Quick Summary: Will employees tell you what they want and need? You bet they will, but only if your survey asks the right questions.
It’s smart to survey employees to gauge their needs, desires, and misconceptions, but the process should be strategic, not shoddy. Here’s how to craft an effective questionnaire that can lead to more effective health programs and workplace communication.
Thousands of scientific papers have been written on how to develop workplace surveys, and the research findings are varied and disjointed.
One commonality that’s important for HR and benefits managers is this: The best surveys are constructed with an open mind (no opinion going in) and a plan to use the data once it’s gathered.
By taking into account some of the issues noted here, you’ll be able to better prepare your next survey:
- Keep your survey simple and logical. Employees don’t want to see crowded pages that are hard to read, with complex instructions, or questions that skip from one section to another. Assume the respondent has an eighth-grade education. (Note: A questionnaire administered by a hired professional interviewer can be more intricate.)
- Move from general to specific. There are no hard-and-fast rules for the flow or sequence of questions, but the following guidelines can help:
- Keep the respondent in one mindset at a time. Complete all questions about one topic before moving to the next. For example, don’t ask about a person’s perceptions of health savings accounts and then go back to questions on wellness programs.
- Ask easy questions first, and more introspective ones later. Simple questions regarding behavior are easy for respondents to answer because they don’t have to think about them. As a result, employees quickly get comfortable with the survey.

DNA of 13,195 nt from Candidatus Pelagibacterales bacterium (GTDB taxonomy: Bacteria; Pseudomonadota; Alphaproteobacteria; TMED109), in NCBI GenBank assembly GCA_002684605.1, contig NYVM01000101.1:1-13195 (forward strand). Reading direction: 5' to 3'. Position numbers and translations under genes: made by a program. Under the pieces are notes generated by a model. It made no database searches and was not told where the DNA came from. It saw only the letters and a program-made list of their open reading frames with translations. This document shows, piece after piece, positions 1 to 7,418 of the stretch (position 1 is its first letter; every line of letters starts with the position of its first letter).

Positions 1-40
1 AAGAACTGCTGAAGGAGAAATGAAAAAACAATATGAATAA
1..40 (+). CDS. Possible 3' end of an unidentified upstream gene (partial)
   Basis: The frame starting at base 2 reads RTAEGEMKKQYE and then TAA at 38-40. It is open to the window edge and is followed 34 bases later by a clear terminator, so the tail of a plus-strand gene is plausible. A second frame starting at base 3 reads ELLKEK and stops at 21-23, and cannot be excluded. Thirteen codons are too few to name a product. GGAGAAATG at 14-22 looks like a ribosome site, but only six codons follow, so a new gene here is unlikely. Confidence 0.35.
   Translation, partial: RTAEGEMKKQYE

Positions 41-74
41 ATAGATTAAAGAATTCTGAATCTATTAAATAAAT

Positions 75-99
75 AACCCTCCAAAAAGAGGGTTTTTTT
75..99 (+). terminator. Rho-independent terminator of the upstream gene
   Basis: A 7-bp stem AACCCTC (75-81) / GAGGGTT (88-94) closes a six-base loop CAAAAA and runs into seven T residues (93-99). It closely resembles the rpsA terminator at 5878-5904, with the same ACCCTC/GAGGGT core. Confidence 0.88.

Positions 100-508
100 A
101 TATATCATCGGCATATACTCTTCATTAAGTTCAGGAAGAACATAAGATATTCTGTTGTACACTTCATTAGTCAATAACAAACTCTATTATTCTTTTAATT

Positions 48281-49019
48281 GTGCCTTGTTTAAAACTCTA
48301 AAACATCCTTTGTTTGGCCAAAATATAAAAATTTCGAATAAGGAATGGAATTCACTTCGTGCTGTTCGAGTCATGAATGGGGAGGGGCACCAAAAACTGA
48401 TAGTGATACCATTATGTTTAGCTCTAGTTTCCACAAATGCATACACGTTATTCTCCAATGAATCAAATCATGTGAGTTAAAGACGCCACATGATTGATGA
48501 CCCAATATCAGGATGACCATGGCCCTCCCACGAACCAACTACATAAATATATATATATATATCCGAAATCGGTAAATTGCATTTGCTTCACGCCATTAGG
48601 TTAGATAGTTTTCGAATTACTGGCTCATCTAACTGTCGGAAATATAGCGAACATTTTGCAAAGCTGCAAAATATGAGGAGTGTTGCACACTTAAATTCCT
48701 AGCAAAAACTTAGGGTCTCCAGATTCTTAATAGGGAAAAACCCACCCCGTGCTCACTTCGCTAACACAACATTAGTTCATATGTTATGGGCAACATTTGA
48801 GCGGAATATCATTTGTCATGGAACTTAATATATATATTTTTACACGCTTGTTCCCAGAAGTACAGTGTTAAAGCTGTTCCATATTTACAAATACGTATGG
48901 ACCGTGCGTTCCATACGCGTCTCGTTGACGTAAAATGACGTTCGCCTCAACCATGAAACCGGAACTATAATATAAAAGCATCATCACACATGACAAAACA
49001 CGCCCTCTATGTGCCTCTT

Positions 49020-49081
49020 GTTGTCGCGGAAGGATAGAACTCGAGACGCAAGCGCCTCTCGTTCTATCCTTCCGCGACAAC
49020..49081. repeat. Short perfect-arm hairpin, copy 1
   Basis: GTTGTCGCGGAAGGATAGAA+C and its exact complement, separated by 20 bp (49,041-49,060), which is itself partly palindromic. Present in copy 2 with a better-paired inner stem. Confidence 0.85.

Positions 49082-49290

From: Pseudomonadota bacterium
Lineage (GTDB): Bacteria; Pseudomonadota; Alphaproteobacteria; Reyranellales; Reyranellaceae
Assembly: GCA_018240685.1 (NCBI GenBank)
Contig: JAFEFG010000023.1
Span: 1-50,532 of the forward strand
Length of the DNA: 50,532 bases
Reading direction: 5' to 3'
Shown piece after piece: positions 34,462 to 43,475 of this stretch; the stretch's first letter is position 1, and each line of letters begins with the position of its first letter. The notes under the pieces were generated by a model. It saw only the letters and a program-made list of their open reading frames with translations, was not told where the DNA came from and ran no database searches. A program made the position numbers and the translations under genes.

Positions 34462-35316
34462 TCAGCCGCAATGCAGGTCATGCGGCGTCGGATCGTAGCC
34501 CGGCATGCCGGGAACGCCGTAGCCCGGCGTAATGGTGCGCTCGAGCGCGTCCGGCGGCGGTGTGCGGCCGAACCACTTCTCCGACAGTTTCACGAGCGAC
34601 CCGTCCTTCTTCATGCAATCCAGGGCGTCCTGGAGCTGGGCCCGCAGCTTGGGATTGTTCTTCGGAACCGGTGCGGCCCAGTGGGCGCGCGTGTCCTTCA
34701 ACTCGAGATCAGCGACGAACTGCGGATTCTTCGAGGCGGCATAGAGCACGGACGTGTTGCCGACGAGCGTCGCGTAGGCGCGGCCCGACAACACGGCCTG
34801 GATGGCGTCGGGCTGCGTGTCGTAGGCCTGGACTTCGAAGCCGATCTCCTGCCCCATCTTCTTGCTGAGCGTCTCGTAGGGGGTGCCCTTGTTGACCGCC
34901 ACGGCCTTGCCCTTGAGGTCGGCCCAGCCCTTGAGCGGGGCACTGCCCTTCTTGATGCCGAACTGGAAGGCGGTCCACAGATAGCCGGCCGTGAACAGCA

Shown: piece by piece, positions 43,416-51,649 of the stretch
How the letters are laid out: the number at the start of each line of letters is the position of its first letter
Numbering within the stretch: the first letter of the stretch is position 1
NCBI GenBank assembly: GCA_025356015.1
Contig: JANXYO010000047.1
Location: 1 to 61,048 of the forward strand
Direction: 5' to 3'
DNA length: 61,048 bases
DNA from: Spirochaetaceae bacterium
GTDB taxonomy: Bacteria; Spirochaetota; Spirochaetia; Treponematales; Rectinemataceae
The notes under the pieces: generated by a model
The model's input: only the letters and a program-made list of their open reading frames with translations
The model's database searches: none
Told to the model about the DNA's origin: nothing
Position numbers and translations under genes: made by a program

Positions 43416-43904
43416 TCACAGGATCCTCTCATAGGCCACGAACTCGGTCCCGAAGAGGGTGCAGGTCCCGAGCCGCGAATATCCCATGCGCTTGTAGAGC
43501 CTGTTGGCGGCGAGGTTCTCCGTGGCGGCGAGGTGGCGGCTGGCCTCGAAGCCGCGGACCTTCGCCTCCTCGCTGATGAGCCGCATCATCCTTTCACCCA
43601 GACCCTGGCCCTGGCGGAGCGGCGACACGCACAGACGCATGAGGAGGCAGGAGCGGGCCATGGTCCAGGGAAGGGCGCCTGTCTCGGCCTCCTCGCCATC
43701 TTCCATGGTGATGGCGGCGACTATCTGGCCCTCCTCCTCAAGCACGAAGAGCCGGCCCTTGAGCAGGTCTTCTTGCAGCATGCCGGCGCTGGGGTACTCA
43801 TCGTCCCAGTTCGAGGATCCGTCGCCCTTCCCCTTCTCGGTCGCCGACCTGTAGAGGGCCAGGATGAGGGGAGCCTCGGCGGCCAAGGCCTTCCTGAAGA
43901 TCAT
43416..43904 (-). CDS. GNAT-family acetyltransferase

- Avoid questions that lead respondents to an answer or give them too much to consider. “It takes very little thought to write out a bunch of questions on a piece of paper and call it a questionnaire,” says Bob Kaden, president of The Kaden Company and author of the book Guerrilla Marketing Research. He cites the following examples of good and bad questioning techniques:
Biased question: What did you like about the last wellness program we offered?
An assumption here is that the respondent liked it, and so the question tends to push for a positive response. A better question: What, if anything, did you like about the last wellness program we offered?
Dual-thought question: What, if anything, do you like or dislike about your doctor?
”With such a question, employees tend to focus first on the strongest likes or dislikes,” Kaden says. “If it happens to be something they like, they will give less thought to what they might not like, and vice versa. It would be much better to ask two questions—one focusing only on likes and the other only on dislikes.”
Multiple-thought question: With 10 being more important and 1 being least important, how important is it for a bank to have friendly and knowledgeable employees?
Friendly is one thought, knowledgeable is another. When you ask a dual-thought question, you are stuck interpreting both issues at once. Keep your questions to a single thought.
- Be sensitive to employees’ time. “Respondents will fill out a 40-page self-administered questionnaire if it is well written and easy to complete and will toss a 2-page questionnaire if it is cluttered and complex, but a good rule of thumb is to keep the timeframe to about 5–10 minutes,” Kaden says.
- If you conduct employee surveys simply to push through an agenda or program, you’ll begin regardless of survey responses, so don’t waste your time asking questions.
- Before sending questions to employees, make sure they’re easy to understand, flow logically, and can be answered quickly. The best way to test your questions is to try out your questionnaire on actual employees (a focus group).
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